Helping others is such an essential part of being human that we’ve developed elaborate rituals—and biblical edicts—for protecting kin and sheltering strangers. Yet aside from humans, only a few other species, including orangutans and bonobos, seem to willingly help others. Now, scientists say they’ve found the first nonmammals that are also altruists: African gray parrots.
Past studies suggest some birds are prickly creatures. For example, crows—known for their intelligence—would not help other crows earn a nut reward, as parrots do for each other in the new study. The parrot study is “striking,” says Karl Berg, an avian ecologist and wild parrot expert at the University of Texas, Rio Grande Valley, despite the small numbers of birds in the study. Berg was not involved in the research.
To find out whether African gray parrots or blue-headed macaws—two exceptionally brainy species—would assist their fellows, animal cognition scientists with the Max Planck Institute for Ornithology’s Comparative Cognition research station, tested four and three pairs, respectively. They first taught the captive birds to exchange a token with a researcher for a nut reward.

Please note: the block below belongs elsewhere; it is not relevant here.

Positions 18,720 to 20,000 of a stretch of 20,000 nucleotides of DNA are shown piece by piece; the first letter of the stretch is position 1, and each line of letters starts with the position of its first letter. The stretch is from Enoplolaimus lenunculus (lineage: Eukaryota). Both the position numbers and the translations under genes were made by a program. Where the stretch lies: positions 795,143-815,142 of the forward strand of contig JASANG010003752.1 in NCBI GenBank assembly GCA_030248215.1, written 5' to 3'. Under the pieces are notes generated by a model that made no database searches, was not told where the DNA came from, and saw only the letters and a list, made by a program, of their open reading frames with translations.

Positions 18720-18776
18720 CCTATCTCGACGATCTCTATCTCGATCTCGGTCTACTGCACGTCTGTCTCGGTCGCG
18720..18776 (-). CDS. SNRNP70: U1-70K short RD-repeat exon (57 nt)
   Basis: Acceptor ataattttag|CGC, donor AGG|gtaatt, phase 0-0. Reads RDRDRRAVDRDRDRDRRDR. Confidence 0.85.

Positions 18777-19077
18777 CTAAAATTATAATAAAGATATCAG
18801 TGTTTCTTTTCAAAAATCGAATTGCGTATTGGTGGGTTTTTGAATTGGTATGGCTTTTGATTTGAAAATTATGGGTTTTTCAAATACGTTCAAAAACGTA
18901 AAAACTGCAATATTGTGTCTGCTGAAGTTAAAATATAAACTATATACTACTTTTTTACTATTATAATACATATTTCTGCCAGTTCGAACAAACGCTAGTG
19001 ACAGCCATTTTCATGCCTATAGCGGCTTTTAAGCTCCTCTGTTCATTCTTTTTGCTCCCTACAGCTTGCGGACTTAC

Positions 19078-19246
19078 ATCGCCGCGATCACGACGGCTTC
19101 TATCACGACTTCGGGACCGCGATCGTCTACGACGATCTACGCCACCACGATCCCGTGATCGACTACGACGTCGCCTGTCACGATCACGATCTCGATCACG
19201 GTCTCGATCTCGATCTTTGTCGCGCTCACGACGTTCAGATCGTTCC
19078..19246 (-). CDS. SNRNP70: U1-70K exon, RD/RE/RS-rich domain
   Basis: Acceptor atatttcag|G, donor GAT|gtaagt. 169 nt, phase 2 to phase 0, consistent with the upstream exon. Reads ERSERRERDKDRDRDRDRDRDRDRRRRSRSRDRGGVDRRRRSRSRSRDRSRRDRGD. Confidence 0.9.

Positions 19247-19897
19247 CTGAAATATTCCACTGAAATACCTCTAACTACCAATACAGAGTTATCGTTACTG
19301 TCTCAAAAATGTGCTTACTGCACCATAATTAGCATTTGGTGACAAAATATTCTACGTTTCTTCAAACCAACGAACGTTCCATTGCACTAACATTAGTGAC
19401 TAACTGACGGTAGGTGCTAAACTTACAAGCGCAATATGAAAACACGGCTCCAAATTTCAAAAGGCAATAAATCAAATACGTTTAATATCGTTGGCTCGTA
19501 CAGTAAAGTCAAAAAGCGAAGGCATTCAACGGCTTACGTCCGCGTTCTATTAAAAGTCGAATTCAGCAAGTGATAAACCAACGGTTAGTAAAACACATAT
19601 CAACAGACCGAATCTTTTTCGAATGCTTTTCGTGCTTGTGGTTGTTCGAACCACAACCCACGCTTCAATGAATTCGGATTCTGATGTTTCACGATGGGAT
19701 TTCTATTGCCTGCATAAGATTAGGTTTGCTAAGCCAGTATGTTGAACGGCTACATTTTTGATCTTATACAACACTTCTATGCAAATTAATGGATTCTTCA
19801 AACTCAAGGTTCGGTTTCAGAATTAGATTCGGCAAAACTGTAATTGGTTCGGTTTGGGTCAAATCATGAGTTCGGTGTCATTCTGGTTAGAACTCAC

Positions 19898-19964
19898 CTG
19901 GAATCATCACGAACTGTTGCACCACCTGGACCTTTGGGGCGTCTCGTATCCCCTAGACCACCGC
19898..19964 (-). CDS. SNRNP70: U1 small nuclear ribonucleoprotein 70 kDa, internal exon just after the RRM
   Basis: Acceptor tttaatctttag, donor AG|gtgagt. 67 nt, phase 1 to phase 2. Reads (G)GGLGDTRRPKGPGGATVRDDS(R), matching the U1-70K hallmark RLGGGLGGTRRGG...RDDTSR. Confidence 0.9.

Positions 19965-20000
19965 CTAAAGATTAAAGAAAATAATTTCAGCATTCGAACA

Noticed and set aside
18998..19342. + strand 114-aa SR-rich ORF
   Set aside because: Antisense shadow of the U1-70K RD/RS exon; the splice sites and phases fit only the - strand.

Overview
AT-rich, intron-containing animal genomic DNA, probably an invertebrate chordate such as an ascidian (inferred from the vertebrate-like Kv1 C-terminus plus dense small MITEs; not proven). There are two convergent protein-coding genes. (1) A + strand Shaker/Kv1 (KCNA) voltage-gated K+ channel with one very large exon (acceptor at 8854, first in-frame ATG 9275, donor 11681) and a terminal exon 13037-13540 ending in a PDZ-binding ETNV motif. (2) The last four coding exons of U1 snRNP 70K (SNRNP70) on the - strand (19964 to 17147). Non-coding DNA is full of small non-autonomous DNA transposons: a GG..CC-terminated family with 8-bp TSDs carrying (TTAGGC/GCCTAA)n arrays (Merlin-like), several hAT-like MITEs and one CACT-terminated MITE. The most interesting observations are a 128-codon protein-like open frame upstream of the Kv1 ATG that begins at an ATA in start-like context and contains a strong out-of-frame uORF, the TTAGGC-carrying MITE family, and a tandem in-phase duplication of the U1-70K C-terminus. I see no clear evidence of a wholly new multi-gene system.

In both species, the bird lacking the tokens often uttered soft cries to get their partner’s attention. But the blue-headed macaws hopped away, ignoring the cries for help. In contrast, the African grays seemed to know that help was needed even without a reward: Seven out of eight gave their partners their tokens in the very first trial, the scientists report today in Current Biology. When the roles were reversed, the new donors generously passed their tokens to their former helpers, suggesting the grays have some understanding of reciprocity.
Since its inception, The National Digest has been dedicated to providing authoritative and thought-provoking insights into trending topics and the latest happenings.